Ridley Scott’s All the Money in the World is an 11th hour surprise in a wide open season. The MVP is Christoper Plummer who, like only a real actor through and through could pull off, rose to the challenge of becoming John Paul Getty almost overnight. Plummer’s Getty is so good he wiped clean any doubt, and never once made his work in the film a joke. Plummer plays a man who, at the time of the movie, was the richest man who ever lived. His wealth was and remains massive to the point where he could no longer function among other humans. Not only was he cut off from them because of his money, but he could not relate to them, with their inconvenient needs. All he could do was wall himself off in a room of valuable things. Paintings, statues — things that had value because of their rarity. Somehow, in the world of human beings, what something is worth is worth something. The reason it’s a good story for the end of this year is that it drives home the notion that money can’t buy it. It can’t buy happiness. It can’t buy friendship. It can’t buy a longer life.
Ridley Scott has proved himself a risk taker throughout his career, both when it worked and when it didn’t work. There are so few directors who have such a naturally adept hand behind the camera so that even no matter what movie it is, how good or how bad it is, there is always that stroke of smooth and exacting genius driving the ship. At some point during All the Money in the World, during the chase through the dark and ancient streets in Italy, it becomes clear that only one of the best directors in the industry was behind this film. It’s a gift and not everyone has it. It comes from 40 years doing it. It comes from 40 years of working with writers and actors and a film crew.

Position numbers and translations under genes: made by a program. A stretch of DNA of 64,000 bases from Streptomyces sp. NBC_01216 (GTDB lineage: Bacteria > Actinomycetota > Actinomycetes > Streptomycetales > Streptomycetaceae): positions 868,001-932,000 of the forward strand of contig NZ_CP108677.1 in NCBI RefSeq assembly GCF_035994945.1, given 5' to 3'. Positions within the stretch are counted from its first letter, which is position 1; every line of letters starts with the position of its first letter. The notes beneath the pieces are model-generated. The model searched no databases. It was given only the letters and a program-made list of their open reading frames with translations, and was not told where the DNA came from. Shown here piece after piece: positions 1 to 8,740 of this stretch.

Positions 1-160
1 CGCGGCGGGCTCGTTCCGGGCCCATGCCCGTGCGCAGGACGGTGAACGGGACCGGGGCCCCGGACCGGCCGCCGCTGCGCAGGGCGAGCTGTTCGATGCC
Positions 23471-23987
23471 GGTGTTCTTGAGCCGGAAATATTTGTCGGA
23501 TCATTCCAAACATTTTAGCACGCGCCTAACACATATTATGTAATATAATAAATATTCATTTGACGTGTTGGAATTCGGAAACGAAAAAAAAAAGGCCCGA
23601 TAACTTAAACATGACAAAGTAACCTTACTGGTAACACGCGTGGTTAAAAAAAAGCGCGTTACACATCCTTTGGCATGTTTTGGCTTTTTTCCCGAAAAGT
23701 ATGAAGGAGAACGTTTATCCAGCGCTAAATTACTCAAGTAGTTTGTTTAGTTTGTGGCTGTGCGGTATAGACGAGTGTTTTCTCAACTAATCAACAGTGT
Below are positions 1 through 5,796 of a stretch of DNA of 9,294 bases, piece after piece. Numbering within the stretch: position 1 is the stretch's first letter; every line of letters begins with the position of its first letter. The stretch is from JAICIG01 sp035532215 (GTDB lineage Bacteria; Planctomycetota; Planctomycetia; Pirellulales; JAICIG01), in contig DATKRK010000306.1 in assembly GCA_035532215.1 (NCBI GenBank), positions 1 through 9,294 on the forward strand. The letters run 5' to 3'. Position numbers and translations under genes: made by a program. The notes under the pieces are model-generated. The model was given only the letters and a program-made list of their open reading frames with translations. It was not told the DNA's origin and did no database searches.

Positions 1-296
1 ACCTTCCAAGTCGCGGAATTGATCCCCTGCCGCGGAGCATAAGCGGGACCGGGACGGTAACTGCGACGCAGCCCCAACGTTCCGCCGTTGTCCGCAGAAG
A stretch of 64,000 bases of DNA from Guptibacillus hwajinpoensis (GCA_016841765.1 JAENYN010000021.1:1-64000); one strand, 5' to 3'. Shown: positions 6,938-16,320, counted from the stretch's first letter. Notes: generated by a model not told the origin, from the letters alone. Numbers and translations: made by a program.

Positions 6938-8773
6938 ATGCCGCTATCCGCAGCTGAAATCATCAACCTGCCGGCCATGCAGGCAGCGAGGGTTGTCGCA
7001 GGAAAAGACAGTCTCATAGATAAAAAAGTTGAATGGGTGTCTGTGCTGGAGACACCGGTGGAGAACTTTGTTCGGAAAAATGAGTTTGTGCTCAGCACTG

Ridley Scott knew that it was on him to save the movie from the fate of being dumped next year because of a scandal. Getting delayed would mean everyone who put their hearts and souls and time into making the film, relying on him to make it all come together, was about to get screwed. But Scott rolled up his sleeves, laughed at God and said, nope. We’re going ahead with this thing. The town truly gasped at once that anyone would have that kind of daring. The moment makes the man (or woman) and it certainly made him.
David Scarpa’s screenplay goes deep into Getty’s world, dissecting the man himself, but also spending much time on the rich life of Gail Harris, the young kidnapped Getty’s frantic mother who holds it together because she has no other choice. The story weaves in and out of Harris, Getty, and the go-between played by Mark Wahlberg until the full story is told. A man had more money than anyone every had. He became a target for the sick. He became a target for ransoms. He thought he was playing hard ball to send a message to anyone else who had similar ideas, but in so doing exposed himself as someone who didn’t really care, when it came down to it, about anyone, not even a boy he claimed to love. That is, by It’s a Wonderful Life’s standards, not a rich man.
The cinematography by Dariusz Wolski is beyond beautiful: warm dirty browns in the town of Italy where the young Getty is being held, cold and steely blues and blacks in Getty’s sterile, isolated world. The camera stays fairly close on Michelle Williams’ expressive face throughout — a mother caught up between trying to negotiate with hostages and trying to negotiate with Getty, a man with all the money in the world who would not give a penny to save his grandson.
All the Money in the World is many things. One thing it isn’t is predictable. It isn’t a film you’ve ever seen before, and it isn’t a situation anyone has ever endured. Somehow, it remains smooth and consistent and involving throughout. THAT is a test of a great director, and one Scott succeeded when the industry had him down for the count. All the Money in the World is a film worthy of consideration across the board.